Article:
February 3, 2015 by Jean
The graphic above is my local 10-day weather forecast from last Wednesday, the day after our big blizzard. You can see the pattern: two days of sunshine followed by another 6-12” of snow, followed by two days of sunshine, followed by another 6-12” of snow, followed by two days of sunshine, followed by another foot or so of snow. This is the rhythm around which my winter days are currently organized.
In the 25 years that I have owned this house, I have only spent February here three times (during sabbatical years in 1996, 2003, and 2010), so I need to feel my way back into the rhythm of winter chores. My main winter chores are (1) shoveling snow and (2) feeding my woodstove. In those earlier Februaries, I sometimes developed a pattern of going out first thing each morning to spend an hour or so doing outdoor chores (shoveling or hauling in wood) before I showered and dressed and had breakfast. At this stage of my life, I no longer find the bracing experience of being outdoors at first light in sub-zero temperatures appealing. Instead, I am staying in snug and warm on the snowy days and then going out on the sunny days to spend 2-3 hours shoveling at the warmest part of the day.
Hauling in wood to feed my woodstove was another outdoor chore in those past winters. I used to store most of my firewood outside with a 5-7 day supply in an indoor rack near the woodstove, so I would need to spend an hour hauling in firewood from the outdoor stacks at least once a week. This year, I’ve added a second indoor rack near the woodstove, and I also have a month or more of firewood stacked in an alcove in the basement room under my new addition. The rest is stacked outdoors, in covered racks right outside my walk-in basement entrance. I still need to move wood to one of the racks near the woodstove once a week, but now I can choose whether to get that wood from the indoor alcove or the outdoor racks. This means moving wood from outside when it is pleasant to do so and from inside when it is not.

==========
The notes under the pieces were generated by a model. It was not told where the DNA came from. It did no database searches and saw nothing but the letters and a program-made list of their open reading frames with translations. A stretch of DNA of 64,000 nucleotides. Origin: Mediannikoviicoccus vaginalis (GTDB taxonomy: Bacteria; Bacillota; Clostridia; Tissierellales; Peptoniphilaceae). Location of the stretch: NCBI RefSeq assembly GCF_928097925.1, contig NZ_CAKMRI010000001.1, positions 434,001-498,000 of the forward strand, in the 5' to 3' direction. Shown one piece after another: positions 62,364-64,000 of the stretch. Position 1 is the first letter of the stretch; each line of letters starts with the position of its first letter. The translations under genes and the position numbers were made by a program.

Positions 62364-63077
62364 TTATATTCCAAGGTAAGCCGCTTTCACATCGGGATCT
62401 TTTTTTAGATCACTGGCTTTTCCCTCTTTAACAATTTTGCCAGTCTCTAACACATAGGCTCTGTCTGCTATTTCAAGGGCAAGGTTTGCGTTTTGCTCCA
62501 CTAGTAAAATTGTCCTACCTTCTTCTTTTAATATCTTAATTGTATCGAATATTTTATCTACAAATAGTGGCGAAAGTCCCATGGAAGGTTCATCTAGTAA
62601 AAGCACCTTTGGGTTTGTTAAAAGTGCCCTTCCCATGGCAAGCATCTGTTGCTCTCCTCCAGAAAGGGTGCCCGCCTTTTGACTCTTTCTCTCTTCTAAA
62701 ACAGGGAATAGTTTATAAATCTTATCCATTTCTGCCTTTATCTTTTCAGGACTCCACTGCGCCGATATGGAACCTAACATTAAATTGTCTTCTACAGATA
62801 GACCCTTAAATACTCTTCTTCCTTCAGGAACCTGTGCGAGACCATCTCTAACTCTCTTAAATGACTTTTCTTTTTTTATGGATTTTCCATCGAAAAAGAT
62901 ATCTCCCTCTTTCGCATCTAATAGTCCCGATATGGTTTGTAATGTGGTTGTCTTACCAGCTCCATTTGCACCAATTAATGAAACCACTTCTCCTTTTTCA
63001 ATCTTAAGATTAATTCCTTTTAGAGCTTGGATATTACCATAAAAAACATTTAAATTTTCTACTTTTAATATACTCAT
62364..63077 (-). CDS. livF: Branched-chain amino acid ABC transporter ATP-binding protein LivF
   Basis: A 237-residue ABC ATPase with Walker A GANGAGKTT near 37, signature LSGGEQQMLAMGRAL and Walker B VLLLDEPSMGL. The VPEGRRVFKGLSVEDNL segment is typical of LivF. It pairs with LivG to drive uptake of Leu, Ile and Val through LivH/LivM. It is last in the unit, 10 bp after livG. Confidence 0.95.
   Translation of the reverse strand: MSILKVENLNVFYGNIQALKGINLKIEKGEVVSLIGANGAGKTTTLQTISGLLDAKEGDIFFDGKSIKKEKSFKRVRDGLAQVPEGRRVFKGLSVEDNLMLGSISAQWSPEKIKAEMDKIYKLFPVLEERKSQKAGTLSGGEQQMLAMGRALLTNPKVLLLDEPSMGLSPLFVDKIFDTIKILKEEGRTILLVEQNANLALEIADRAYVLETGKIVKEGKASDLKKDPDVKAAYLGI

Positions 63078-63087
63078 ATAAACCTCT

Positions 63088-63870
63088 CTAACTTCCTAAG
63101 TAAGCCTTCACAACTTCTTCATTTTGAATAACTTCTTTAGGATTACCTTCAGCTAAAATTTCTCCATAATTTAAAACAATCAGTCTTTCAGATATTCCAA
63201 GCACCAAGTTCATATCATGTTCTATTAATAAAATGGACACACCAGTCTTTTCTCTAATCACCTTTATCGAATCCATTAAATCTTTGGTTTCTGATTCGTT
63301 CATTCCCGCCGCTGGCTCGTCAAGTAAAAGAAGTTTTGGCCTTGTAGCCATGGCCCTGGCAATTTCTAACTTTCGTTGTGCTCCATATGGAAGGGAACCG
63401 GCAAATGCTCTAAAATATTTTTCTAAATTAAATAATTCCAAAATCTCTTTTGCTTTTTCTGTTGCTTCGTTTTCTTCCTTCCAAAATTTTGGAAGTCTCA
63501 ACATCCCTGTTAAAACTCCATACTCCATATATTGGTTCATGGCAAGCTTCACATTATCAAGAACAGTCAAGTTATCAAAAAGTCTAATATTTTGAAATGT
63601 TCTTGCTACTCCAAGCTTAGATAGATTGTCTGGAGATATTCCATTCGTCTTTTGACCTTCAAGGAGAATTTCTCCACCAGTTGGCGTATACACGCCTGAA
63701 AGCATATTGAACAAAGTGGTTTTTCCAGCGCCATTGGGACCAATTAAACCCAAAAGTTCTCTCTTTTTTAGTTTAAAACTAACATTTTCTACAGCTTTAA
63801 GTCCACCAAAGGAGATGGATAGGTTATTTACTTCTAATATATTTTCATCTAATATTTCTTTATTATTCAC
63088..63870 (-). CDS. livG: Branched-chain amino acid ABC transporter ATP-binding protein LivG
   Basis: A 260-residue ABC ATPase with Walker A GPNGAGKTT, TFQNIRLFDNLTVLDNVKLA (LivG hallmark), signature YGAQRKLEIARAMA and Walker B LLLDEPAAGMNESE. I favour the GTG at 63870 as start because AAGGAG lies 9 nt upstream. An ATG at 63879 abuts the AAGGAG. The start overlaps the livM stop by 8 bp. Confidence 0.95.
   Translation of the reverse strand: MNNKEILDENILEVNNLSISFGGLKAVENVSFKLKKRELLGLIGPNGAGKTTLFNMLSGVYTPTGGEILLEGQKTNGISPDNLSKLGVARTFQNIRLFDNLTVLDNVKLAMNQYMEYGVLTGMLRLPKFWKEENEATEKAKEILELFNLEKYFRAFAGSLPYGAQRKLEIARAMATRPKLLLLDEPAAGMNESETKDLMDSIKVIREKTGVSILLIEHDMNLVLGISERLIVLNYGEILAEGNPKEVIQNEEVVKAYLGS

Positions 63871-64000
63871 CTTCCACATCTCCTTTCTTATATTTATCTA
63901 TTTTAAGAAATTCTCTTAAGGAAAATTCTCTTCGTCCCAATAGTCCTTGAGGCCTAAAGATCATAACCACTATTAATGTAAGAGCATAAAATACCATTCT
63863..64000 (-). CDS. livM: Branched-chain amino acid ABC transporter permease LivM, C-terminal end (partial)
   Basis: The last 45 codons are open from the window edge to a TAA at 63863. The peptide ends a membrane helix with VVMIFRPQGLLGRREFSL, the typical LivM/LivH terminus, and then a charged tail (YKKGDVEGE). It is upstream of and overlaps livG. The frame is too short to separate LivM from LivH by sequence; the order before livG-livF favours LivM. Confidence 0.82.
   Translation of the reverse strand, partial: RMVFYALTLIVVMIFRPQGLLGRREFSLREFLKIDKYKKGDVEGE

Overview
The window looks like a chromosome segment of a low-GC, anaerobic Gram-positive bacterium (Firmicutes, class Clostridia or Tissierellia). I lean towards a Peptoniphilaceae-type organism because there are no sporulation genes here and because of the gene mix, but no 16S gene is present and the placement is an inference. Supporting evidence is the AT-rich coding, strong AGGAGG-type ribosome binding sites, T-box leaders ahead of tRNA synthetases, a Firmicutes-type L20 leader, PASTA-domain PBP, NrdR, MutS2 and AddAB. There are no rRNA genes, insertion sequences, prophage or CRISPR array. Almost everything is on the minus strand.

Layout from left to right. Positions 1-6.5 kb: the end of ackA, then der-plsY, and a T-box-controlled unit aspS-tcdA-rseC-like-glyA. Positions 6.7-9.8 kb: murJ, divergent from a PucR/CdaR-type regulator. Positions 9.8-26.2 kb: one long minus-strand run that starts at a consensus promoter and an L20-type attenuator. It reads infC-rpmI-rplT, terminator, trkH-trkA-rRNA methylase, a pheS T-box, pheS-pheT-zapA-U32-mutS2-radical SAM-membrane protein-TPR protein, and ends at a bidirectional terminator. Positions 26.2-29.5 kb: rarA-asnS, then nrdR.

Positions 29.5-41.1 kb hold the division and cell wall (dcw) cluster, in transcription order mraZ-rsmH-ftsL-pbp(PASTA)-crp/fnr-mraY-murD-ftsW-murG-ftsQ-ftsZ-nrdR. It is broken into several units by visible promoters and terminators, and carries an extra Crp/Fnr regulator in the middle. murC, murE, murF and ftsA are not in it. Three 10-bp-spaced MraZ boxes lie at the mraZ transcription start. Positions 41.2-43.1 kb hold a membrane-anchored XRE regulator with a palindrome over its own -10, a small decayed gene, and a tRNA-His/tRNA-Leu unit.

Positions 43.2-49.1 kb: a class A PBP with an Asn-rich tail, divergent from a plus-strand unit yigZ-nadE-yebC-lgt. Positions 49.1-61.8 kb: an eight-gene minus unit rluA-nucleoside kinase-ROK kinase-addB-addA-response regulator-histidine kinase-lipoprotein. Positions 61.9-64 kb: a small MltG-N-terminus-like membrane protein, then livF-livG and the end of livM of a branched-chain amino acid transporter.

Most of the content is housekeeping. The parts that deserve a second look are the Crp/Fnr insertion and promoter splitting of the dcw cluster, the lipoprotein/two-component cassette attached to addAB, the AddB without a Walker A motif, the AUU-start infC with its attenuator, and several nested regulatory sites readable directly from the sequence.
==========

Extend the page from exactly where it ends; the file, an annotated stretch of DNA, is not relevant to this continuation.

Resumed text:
I can imagine some readers wondering when these winter chores would ever be pleasant. But, like many people who live in Maine (and especially those who choose to retire here), I am a winter lover. I find the snow-covered world around me (especially in February, when the snow is clean and fresh) beautiful, and the quality of light (both sunlight and moonlight) reflected off snow is magical. I also love being out in the crisp winter air, particularly when the sun is shining, temperatures are near or above 20F, the winds are calm, and I am appropriately dressed in layers of warm clothing.
But being outside in winter is not just about doing winter chores; there are also many opportunities for winter fun. Maine has a non-profit organization called WinterKids whose mission is to get kids (and their families) in the habit of having fun outdoors in the winter. The organization sponsors outdoor events like sledding, ice skating, skiing, snowboarding and snow shoeing and provides free “passports” for lessons and to remove the barrier of cost for some of these activities.
When I was a child, my favorite winter activities were sledding and ice skating (on the frozen duck pond at a nearby city park). I’ve never developed an interest in downhill skiing or snow-boarding: the prospect of hurtling down a slippery slope at high speed mostly strikes me as terrifying. But when I first moved to Maine 35 years ago, I took up cross-country skiing. I haven’t been on my skis in years, but if I can ever get caught up on the shoveling, I’d like to get out in this. Skiing on this kind of light powdery snow, on a sunny day with temperatures in the twenties is my idea of just about perfect. Now that I’m retired, I’d also like to get myself some snowshoes for another form of good winter outdoor fun.